Echoes of the Great Depression
by Nathaniel L. Self      



Economic Bad News
Economic reports in 1931 verified what many people in this country feared-bad news was getting worse. Practically every major city in the United States had soup lines. Hungry men hung around restaurants and fought over the garbage. New York City reportedly had more than eighty breadlines and many people, young and old, died of starvation. Countless professionals and businessmen who had lost their jobs or businesses sold apples on the street corners for 5¢ each.

Family Commitment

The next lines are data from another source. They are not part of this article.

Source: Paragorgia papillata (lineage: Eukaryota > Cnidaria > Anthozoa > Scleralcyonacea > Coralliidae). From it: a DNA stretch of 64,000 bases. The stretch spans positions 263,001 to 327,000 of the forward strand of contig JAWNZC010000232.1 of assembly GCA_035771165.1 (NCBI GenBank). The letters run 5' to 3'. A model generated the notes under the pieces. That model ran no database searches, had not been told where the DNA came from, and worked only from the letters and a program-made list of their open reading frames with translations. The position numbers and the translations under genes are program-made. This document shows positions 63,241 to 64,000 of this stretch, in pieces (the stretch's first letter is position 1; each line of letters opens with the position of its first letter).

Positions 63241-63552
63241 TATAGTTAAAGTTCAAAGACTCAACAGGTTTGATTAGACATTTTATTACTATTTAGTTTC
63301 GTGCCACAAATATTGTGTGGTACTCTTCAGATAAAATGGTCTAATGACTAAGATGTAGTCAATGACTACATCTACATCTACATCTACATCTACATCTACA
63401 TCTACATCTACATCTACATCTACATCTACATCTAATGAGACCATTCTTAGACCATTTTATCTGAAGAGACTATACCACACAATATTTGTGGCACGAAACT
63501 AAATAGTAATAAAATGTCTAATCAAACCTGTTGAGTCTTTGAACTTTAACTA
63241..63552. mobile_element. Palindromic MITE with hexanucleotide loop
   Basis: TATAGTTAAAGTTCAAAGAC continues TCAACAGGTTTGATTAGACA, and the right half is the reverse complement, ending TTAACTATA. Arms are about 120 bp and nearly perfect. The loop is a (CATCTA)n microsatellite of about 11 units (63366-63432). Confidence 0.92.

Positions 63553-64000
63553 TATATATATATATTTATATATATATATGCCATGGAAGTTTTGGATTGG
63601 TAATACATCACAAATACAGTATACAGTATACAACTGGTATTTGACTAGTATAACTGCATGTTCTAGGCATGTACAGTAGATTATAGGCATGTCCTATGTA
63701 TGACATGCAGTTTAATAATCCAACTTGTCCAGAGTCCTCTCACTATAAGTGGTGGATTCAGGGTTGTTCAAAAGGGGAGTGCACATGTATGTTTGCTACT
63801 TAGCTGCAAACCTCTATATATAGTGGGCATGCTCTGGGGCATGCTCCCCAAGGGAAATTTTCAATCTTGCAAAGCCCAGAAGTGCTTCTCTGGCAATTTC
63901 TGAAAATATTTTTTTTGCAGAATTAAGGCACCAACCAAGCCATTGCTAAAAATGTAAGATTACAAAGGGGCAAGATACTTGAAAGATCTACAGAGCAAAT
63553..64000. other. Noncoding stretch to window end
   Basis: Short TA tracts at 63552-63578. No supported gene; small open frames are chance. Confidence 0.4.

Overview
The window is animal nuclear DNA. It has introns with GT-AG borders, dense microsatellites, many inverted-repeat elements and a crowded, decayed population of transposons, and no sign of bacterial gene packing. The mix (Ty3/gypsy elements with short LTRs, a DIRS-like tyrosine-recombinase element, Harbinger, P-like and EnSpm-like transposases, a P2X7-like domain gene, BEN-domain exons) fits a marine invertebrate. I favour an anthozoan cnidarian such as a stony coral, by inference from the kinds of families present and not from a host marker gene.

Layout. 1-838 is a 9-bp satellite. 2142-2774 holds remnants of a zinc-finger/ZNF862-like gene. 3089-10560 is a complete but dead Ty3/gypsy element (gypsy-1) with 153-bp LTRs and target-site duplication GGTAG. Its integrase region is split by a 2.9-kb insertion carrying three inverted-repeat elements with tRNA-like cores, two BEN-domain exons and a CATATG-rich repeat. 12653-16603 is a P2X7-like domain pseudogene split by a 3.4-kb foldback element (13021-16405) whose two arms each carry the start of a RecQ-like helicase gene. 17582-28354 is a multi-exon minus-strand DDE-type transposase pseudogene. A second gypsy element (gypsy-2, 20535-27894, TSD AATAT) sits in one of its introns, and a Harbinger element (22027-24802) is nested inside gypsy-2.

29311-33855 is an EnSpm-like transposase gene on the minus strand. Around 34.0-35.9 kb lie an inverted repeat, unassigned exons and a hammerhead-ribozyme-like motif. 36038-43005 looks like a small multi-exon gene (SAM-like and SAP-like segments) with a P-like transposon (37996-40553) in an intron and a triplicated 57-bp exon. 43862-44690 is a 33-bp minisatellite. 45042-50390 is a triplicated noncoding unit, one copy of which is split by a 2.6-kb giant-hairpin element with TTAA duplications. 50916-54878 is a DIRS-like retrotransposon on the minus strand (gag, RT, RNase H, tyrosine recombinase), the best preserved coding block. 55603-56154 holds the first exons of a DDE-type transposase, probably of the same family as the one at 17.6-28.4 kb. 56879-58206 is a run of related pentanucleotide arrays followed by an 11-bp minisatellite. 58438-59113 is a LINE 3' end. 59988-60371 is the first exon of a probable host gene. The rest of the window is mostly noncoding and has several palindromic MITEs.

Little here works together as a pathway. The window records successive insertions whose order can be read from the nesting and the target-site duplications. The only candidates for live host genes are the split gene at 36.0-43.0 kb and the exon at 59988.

Uncertain as to whether or not we would live in our home for one or twenty years, Dad and Mom committed body, soul, and spirit enhanced by enormous energy to clear and cultivate much of the surrounding land. This was truly the place where my parents could utilize their skills of growing food on the land while rearing their large, expanding family. Their resolve demanded that they demonstrate to us and require from us discipline, sacrifice, and hard work. The message was simple, clear, and enforced: Family members six years of age and older had a defined role of responsibility and accountability. The soft pampered living that we children had experienced while living in Kershaw suddenly ratcheted up to old-fashioned work. We were introduced not only to household chores but also to Mother Nature's mysterious breath of life regenerated by seeds, soil, and sun and nourished by rains, and oodles of sweat.